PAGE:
Kids Motherhood

When Is It OK To Quit?

When It's OK To Quit www.herviewfromhome.com
Written by Becky Weigel

I am a quitter and have been forever. If it is hard, if it is challenging; I just quit. I have let fear grab a hold of me and pull me down, prevent me from trying, stop me from challenging myself, which means I haven’t allowed myself opportunities to succeed. There is no reason to put yourself out there, make your vulnerable state known, wear your heart on your sleeve only to have it rejected, denied, or not be enough.

What if you give it all you have, but it still isn’t enough?

These are my fears, my anxieties, my daily struggles. They have taken many forms: playing sports in school, making friends, dating, taking charge of a group or organization, and I find that my motto in life is ‘You can’t fire me I quit.’ Just when I think I can, just when I have been pondering, mulling, praying, or hoping that I can take that leap, I don’t. I know it isn’t healthy, I know it isn’t fair to me, I see other quitters, and I think, “Oh, you are so talented do it.” Then I see the doers leading, trying, succeeding or failing, but almost always happy they did it, they tried, and didn’t cower.

I have children. I don’t want them to quit. They are bright, witty, imaginative, and have wonderful gifts to share with the world, and I don’t want them to have their dreams stall because they let fear be their master. However, when do I say sometimes quitting is OK? What if you try, do it, attempt it again, and just aren’t happy?

My husband thinks it shouldn’t be allowed, it is a self-fulling prophecy, once you allow those words to enter your vocabulary, you can easily find a justification to reinforce your desire to quit. The ever-struggling quitter inside of me says, but if you aren’t happy, if you don’t enjoy it, if it is work to do it every time and you aren’t putting much effort into the activity because you don’t care about the outcome, you don’t care about the goal, you aren’t interested in the accomplishment, then maybe you should quit. Is it worth doing if you are only going to half-ass it, if you are merely showing up to say that you showed up, if you participate only because your parents had to yell, scream, threaten, and basically tie you up and put you in the car, is it worth it then? Are valuable skills still being taught? Once you achieve the goal, even if it is a couple years away, will you take a deep breath and say, “There were times when I wanted to quit, but having finally reached the end I see it was worth it?”

My husband went back to school after a couple years in the work force. He received his Ph.D, it took longer than expected due to changes and challenges beyond his control, and there were moments when he could have quit but didn’t, and now no matter where life takes him he can proudly say he has a doctorate. In the end, the challenges, the sacrifices, the days and nights spent in pursuit of this goal were worth it. Does that pertain to children too? How can you tell the difference between a child going through a rough patch, a struggle to weigh the benefits, or genuine dislike? In a world with so many options, where we often hear that life is short so we should do what we love, is forcing a child to continue so they don’t think they can quit when it gets hard or boring the right thing?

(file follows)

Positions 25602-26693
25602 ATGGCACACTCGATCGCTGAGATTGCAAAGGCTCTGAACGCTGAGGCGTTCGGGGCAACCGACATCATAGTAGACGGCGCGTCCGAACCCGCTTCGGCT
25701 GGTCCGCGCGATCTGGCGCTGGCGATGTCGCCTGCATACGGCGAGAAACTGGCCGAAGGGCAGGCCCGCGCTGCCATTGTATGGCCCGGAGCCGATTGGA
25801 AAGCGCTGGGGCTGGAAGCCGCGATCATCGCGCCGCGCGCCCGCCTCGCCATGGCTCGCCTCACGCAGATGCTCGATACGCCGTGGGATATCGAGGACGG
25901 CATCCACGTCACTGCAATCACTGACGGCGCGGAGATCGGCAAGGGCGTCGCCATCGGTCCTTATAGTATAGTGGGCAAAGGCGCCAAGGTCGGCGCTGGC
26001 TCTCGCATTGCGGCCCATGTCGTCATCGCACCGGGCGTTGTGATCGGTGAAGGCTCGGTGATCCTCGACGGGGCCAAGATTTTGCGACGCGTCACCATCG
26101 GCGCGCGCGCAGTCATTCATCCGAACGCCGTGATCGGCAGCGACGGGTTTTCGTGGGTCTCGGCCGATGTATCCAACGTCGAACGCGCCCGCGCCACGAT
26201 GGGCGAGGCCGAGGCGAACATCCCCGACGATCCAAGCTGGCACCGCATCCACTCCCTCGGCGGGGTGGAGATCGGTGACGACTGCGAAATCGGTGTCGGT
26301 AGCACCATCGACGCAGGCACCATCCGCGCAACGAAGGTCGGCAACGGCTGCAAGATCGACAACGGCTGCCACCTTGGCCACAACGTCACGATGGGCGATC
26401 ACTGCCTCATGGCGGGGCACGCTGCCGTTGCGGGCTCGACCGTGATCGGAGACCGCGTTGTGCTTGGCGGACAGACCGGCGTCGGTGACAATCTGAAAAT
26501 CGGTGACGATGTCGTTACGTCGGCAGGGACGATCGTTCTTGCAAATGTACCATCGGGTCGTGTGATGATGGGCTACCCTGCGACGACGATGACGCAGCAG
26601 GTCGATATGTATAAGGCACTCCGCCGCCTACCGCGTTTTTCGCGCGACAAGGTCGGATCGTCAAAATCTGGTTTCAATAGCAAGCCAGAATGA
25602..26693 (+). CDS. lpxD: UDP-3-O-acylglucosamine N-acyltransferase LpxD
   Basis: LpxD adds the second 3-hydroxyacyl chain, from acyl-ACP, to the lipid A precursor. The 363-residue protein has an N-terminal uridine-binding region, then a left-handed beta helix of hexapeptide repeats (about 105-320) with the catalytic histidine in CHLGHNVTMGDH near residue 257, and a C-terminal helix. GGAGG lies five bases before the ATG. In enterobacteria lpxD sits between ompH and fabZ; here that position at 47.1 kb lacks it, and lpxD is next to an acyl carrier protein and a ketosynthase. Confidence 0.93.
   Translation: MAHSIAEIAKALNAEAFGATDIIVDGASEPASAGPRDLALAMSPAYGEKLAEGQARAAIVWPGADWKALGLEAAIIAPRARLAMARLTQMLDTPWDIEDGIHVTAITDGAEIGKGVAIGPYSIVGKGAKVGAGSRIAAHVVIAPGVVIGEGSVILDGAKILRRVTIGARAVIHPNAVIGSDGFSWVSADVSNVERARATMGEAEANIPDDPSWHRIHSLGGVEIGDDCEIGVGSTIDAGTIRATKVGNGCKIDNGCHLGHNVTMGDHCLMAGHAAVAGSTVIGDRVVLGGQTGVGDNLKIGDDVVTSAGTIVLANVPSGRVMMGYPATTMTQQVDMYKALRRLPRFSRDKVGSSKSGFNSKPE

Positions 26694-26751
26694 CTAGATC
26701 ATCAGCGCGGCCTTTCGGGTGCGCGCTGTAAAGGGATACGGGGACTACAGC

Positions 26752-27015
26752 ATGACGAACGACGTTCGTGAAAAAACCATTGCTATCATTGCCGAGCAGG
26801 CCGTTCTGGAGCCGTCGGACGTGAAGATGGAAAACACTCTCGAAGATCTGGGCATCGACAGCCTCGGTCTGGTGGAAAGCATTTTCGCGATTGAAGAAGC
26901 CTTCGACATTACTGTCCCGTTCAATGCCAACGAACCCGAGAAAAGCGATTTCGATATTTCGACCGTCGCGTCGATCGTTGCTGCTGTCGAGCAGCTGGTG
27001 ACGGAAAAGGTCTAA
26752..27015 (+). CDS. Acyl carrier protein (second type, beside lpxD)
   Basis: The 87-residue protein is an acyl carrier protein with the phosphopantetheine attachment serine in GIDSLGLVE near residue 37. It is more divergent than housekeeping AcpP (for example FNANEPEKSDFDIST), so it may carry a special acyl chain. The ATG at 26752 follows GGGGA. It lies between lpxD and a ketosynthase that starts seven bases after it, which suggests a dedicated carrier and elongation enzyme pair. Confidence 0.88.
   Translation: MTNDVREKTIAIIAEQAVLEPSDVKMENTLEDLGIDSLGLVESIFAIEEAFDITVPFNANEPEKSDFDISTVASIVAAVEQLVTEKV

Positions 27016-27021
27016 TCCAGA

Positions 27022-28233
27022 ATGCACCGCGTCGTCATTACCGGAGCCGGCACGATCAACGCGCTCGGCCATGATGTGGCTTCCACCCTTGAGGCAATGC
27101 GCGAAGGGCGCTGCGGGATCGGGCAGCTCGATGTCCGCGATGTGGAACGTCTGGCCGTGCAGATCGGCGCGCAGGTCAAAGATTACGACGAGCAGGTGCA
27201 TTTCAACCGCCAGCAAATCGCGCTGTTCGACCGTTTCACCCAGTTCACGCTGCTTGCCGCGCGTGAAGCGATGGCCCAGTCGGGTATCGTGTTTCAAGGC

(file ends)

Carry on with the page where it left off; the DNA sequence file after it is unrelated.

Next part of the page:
My husband and I see it from different viewpoints. I say my son doesn’t like it, he genuinely tried, and his passion for it has died. There are other activities and sports that he can try, and he can find a new place to devote his time and energy. My husband says it sets a bad example, if he tries something but the path to success is longer than hoped for, if there are bumps, if it isn’t always great, and we allow him to quit, then from now on he will always see quitting as an option, the easier option, and he will take it.

I don’t know the answer.

I struggle with some of the choices I have made in life.  There have been times I chose based on ease of attainment versus passion, and sometimes I regret it. I don’t want my son to live with regrets and what-ifs. Am I enabling him to be a quitter or giving him the chance to find something he truly enjoys?

About the author

Becky Weigel

Becky Weigel is a mother of 5 kids, ages 9 down to 1 year-old. She recently moved to the suburbs of Chicago after having lived in Indiana and before that Kentucky. Writing blog posts over the years has been a way to keep in touch with family and friends. When you have 4 boys and 1 girl life is never dull, the unexpected happens at every turn, and it is a life gone crazy. Hopefully, when you read about her boisterous life you don’t feel so alone, and maybe a little bit better about yourself.

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